3. Know Your Customer And Your Competition - To improve your organization’s cash management process, you must understand how you do business and how others do business with you. This essential business-process evaluation can uncover cash flow improvements that will support your strategic goals.

  4. Maintain A Strong Relationship With Your Banker - Your banker wants your business to succeed. He or she can review your cash flow projections with you, provide industry insight, help finance your growth, and identify helpful treasury management services and other banking solutions. Review your business’s performance with your banker annually and share plans for your future growth.

The advantages of a strong cash management program reach well beyond mere cost savings. They can also enhance your organization’s ability to regulate many other internal processes such as banking fees and services, relationships with financial partners and fraud prevention, to name a few. All of these benefits can add to your bottom line but their intangible benefits can be equally valuable to your organization and its stakeholders. A cash management system can help you eliminate unnecessary procrastination that can waste your organization’s valuable resources. Following these prerequisites are essential to the success of any cash management program.

We live in a different world today than what existed even a year ago with the ever-changing growth of the internet and the speed at which transactions are closing today. Failure to maintain control over your cash management system may be the single most costly mistake you will ever have in your business.

This content was written and shared by guest blogger, Anita Knudtson.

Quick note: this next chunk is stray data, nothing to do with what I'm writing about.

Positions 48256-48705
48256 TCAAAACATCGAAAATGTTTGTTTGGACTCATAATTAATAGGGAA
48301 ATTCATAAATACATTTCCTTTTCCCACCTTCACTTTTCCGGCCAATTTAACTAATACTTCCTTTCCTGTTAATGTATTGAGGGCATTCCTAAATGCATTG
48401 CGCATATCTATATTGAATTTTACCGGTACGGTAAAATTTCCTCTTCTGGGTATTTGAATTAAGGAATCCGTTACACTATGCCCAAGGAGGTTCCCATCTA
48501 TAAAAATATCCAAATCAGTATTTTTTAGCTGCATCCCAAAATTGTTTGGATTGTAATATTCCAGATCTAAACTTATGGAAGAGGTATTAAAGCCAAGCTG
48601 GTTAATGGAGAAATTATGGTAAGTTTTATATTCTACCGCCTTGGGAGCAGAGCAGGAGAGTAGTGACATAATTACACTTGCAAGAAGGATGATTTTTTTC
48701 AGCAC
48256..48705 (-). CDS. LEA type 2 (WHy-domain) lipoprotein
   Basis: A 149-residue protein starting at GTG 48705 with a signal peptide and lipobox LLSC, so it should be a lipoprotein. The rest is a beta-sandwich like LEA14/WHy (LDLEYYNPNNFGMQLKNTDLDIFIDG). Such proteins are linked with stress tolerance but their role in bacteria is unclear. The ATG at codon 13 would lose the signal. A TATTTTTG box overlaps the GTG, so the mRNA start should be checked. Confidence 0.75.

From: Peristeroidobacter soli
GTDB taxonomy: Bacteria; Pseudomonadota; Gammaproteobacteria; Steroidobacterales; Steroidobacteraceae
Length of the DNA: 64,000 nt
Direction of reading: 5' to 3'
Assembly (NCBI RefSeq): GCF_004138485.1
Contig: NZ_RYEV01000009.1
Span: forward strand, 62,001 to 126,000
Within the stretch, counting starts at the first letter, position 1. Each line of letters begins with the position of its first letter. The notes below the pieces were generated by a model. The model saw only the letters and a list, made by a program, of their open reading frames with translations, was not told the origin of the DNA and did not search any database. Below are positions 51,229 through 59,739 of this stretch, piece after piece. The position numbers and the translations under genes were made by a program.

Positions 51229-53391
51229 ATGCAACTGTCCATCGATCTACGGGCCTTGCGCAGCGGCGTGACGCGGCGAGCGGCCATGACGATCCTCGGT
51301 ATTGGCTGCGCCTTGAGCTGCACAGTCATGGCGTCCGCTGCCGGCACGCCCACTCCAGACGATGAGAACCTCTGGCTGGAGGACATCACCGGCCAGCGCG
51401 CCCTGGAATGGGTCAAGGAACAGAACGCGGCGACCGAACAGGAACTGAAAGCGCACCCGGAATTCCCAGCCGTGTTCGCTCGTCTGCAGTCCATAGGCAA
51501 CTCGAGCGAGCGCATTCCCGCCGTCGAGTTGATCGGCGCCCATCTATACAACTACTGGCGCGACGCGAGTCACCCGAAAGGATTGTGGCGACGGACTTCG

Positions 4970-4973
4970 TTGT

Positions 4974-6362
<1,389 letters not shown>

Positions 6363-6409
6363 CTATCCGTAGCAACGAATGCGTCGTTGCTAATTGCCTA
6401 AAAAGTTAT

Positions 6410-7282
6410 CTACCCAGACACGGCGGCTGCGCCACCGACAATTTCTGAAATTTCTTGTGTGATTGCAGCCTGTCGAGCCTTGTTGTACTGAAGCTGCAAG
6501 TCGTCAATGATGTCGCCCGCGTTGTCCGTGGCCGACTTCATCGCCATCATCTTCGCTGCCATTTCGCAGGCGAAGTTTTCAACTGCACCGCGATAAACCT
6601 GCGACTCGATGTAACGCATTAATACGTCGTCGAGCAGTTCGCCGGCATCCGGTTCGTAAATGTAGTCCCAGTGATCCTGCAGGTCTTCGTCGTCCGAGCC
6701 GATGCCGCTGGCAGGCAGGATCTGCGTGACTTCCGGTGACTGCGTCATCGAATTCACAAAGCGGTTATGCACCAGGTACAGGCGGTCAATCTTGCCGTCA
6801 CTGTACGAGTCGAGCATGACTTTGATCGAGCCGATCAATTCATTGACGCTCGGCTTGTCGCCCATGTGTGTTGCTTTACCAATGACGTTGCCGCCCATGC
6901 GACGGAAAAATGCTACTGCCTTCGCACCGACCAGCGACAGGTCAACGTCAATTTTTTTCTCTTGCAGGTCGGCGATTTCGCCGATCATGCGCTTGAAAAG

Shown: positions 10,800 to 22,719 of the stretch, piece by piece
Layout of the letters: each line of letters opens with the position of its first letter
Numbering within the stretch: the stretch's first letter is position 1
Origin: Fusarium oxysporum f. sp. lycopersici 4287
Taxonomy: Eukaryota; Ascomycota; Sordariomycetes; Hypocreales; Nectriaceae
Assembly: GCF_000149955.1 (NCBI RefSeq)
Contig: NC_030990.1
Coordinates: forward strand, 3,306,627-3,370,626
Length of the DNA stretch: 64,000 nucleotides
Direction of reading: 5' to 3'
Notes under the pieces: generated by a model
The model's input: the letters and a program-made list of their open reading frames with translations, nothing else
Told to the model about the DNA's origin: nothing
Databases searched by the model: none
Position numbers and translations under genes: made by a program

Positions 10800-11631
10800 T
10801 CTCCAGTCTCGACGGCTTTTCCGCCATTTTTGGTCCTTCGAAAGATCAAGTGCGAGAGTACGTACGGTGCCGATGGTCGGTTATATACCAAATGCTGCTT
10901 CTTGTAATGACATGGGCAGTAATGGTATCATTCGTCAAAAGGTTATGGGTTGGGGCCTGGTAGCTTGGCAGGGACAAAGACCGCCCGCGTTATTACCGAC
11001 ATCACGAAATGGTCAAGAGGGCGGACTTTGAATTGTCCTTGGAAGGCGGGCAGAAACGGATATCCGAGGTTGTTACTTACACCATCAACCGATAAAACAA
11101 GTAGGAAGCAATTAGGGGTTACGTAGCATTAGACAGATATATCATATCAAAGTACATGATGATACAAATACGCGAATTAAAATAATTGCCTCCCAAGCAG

Anita Knudtson-1In May, 2017, Anita formed Experient Consultancy, Inc. to provide financial consulting services to a variety of businesses and not-for-profits. 

Anita is a licensed CPA, CTP (Certified Treasury Professional) and CAMS (Certified Anti-Money Laundering Specialist) as well as a member of the AICPA, INCPA and AFP professional societies. She is an accounting graduate of Minnesota State University and has completed several MBA classes at Indiana University.  Prior to forming Experient Consultancy, Inc., Anita was the CFO of InterCambio Express, Inc., a principal MSB offering money transmitter services to the Hispanic population.  In addition, she has been employed as an Engagement Manager providing Corporate Cash Management consulting services to clients of Crowe Horwath, LLC, a national CPA firm; was the Corporate Cash & Tax Manager for Shelter Components Corporation, a $500M public manufacturing and warehouse distribution operation and as well a tax compliance professional for a regional Iowa CPA firm. While employed at Crowe Horwath, Anita published several articles on Cash Management and has been a featured speaker at several regional Treasury Management Conferences and bank seminars.  In her spare time, Anita serves as a board member on the Beacon Hospital Finance and Medical Group professional boards and provides administrative support to My Happy Place, a not-for-profit entity that does bedroom makeovers for critically ill children and women with cancer.  Anita brings many years of practical hands on knowledge from her experiences in tax, finance, administration, consulting, board services and executive management.

Connect with Ms. Knudtson on LinkedIn


Written by Gibson

Gibson is a team of risk management and employee benefits professionals with a passion for helping leaders look beyond what others see and get to the proactive side of insurance. As an employee-owned company, Gibson is driven by close relationships with their clients, employees, and the communities they serve. The first Gibson office opened in 1933 in Northern Indiana, and as the company’s reach grew, so did their team. Today, Gibson serves clients across the country from offices in Arizona, Illinois, Indiana, Michigan, and Utah.